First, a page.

CAPTAIN BEEFHEART: SHINY BEAST (BAT CHAIN PULLER) (1978)
1) The Floppy Boot Stomp; 2) Tropical Hot Dog Night; 3) Ice Rose; 4) Harry Irene; 5) You Know You're A Man; 6) Bat Chain Puller; 7) When I See Mommy I Feel Like A Mummy; 8) Owed T'Alex; 9) Candle Mambo; 10) Love Lies; 11) Suction Prints; 12) Apes-Ma.
By late 1974, I think, music lovers worldwide must have given up on the Captain, who'd seemed to guide his ship into the rocks — losing his loyal Magic Band, his artistic integrity, and any signs of respect from the formerly receptive critical base. The only reason for optimism was that, even at his least adventurous, Beefheart had always followed his own muse and nobody else's: «simplistic» and «commercial» as they might be, even the 1974 records sound like they could not have been produced by anybody else. Of course, the man had his original set of influences, all the way from Chicago blues to free jazz, yet once his musical vision had solidified, he seemed to pay very little attention to whatever else was going on in the musical world around him — interested in doing his own thing and nobody else's, and even if he was going to «sell out», he'd still do it the Beefheart way, rather than take a cue from The Doobie Brothers.
A good boost of confidence came from Frank Zappa, with whom Beefheart spent a lot of time together in 1975-76 (including an appearance as vocalist and occasional songwriter on Bongo Fury from 1975), and by 1976, the Captain felt resuscitated enough to put together a properly assembled new Magic Band and begin recording again — the result was Bat Chain Puller, an album of completely new material that was to see the light of day in 1976, yet ended up on indefinite hold after a conflict between Zappa and his manager Herb Cohen resulted in all sorts of legal difficulties. Fortunately, this did not suffice to destroy the good spirits of the Captain once again, and by 1978, he was back on his feet, with a new deal with Warner Bros. (you know, the most avantgardist record label in the world) and a new album, consisting partly of re-recorded songs from Bat Chain Puller (hence the double title) and partly of completely new material.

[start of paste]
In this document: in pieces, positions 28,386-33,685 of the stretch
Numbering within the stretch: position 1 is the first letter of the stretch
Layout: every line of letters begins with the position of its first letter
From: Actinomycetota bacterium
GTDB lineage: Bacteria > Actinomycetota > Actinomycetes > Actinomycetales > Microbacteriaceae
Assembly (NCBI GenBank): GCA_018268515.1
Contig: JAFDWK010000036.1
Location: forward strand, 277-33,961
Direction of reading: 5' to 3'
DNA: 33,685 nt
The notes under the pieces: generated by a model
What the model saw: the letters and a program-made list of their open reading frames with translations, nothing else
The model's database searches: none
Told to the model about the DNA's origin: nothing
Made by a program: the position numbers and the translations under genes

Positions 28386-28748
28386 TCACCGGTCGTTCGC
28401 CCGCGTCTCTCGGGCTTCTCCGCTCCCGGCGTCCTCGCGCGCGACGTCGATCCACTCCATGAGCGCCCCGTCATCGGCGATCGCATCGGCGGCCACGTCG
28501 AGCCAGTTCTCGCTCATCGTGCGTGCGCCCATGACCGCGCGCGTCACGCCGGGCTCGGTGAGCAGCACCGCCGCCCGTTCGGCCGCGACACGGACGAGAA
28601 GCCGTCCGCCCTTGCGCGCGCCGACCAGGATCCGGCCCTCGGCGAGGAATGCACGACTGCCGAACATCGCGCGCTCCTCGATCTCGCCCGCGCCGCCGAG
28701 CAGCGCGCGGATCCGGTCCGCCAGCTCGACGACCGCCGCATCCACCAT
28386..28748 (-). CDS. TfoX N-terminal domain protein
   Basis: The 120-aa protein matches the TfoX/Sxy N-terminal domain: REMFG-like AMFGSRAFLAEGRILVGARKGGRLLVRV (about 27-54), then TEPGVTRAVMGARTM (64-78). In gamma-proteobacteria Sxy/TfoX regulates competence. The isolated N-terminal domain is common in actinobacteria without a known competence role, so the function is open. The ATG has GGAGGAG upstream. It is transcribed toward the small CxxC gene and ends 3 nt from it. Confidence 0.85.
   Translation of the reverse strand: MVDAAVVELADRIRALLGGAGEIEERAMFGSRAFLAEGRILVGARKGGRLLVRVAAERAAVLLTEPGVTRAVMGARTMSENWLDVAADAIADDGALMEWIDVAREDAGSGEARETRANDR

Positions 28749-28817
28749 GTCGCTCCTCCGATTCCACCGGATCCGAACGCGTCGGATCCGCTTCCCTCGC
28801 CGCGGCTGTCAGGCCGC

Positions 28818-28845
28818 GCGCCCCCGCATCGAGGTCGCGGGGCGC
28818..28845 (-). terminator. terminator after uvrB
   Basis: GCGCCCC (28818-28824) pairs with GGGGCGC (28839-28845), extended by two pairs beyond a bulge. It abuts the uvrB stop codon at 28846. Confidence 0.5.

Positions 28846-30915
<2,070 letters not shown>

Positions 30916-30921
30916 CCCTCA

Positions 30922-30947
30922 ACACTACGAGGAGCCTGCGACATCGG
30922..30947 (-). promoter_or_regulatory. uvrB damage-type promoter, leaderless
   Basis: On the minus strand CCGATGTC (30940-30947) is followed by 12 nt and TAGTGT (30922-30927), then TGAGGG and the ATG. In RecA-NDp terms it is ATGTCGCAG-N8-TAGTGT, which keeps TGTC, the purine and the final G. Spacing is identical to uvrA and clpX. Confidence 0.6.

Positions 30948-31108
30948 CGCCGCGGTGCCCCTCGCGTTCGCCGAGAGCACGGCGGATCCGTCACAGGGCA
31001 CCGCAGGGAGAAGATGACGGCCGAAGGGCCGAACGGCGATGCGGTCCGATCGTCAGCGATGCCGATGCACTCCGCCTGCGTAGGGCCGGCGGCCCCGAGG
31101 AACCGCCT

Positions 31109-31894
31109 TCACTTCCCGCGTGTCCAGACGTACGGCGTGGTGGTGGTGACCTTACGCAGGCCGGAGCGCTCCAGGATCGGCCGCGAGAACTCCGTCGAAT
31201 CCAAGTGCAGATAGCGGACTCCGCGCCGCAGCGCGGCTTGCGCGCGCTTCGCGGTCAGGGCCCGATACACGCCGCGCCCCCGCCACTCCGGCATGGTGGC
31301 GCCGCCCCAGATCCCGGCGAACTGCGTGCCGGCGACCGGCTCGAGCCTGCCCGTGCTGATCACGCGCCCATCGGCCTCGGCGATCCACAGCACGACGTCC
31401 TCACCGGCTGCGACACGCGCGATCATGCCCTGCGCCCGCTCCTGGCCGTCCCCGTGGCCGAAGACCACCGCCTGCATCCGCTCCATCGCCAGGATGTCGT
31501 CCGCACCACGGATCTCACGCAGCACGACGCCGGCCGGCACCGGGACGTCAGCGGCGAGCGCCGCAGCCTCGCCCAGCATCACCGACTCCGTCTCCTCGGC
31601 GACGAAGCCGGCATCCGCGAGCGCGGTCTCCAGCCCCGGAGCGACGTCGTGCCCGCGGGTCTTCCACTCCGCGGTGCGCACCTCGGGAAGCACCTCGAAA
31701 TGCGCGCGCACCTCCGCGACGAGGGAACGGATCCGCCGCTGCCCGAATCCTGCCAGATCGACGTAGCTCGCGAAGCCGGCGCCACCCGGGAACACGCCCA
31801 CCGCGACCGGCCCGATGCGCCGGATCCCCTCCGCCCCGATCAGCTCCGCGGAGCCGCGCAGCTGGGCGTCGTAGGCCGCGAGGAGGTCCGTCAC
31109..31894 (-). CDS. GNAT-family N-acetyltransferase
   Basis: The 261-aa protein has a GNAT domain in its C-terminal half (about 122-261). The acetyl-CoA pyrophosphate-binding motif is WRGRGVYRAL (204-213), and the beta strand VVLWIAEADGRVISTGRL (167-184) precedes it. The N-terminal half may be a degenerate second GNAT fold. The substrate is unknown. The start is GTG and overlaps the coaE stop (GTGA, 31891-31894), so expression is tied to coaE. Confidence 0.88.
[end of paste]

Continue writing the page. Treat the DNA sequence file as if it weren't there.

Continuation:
And it is like 1974 never existed. No, scratch that — it is as if the Seventies never existed as a decade altogether: Shiny Beast picks up precisely where Trout Mask Replica and Lick My Decals left off, and feels like a superb reboot of the Captain Beefheart franchise. Basically, Beefheart returns to the idea of «continuing to make weird music, but making it more accessible»; however, instead of steering his musicians towards more blues, more funk, and (ultimately) more pop, he remains more closely attached to the original idiom of TMR, except that certain angles get smoothed — less tricky time signatures, musicians seemingly playing more in tune with each other, grooves that take sufficient time to develop and sink in the mind: often catchy without ever sounding simplistic, and fairly adventurous without ever sounding irritating and pointless. Not to discriminate against The Spotlight Kid and Clear Spot, but this is probably the kind of sound that the Captain should have had going for himself in 1972 — although, this being 2017 and all, who really should care about a decade-long delay now? Particularly since the Captain always preferred to live in his own time anyway.
From the most basic point of view, we have our Captain back showcasing his insanity, paranoia, otherworldly creepiness, and, occasionally, «alternate sentimentality». The very first song, subtly hinting at the dawn of the computer age as Beefheart happily exploits the many meanings of the word ʽbootʼ, is a post-modern cartoonish apocalyptic vision in its own rights: with the Captain's new guitarists, Jeff Morris Tepper and Richard Redus, playing bluesy rings around each other and drummer Robert Williams playing complex polyrhythms with the verve of a good Keith Moon disciple, ʽThe Floppy Boot Stompʼ is not one of the album's most melodically memorable numbers, but it is all that it takes to immediately ascertain — yes, the Captain is back, and it looks like he hasn't been that excited about being back since ʽFrownlandʼ, gleefully painting meltdownish pictures of how "the sky turned white in the middle of the night" and "hell was just an ice cube melting off on the ground". (Essentially, it's about a battle of characters between The Farmer and The Devil... spoiler: The Farmer won. But that shouldn't be a surprise; after all, Don Van Vliet is a plain old God-fearin' man at heart).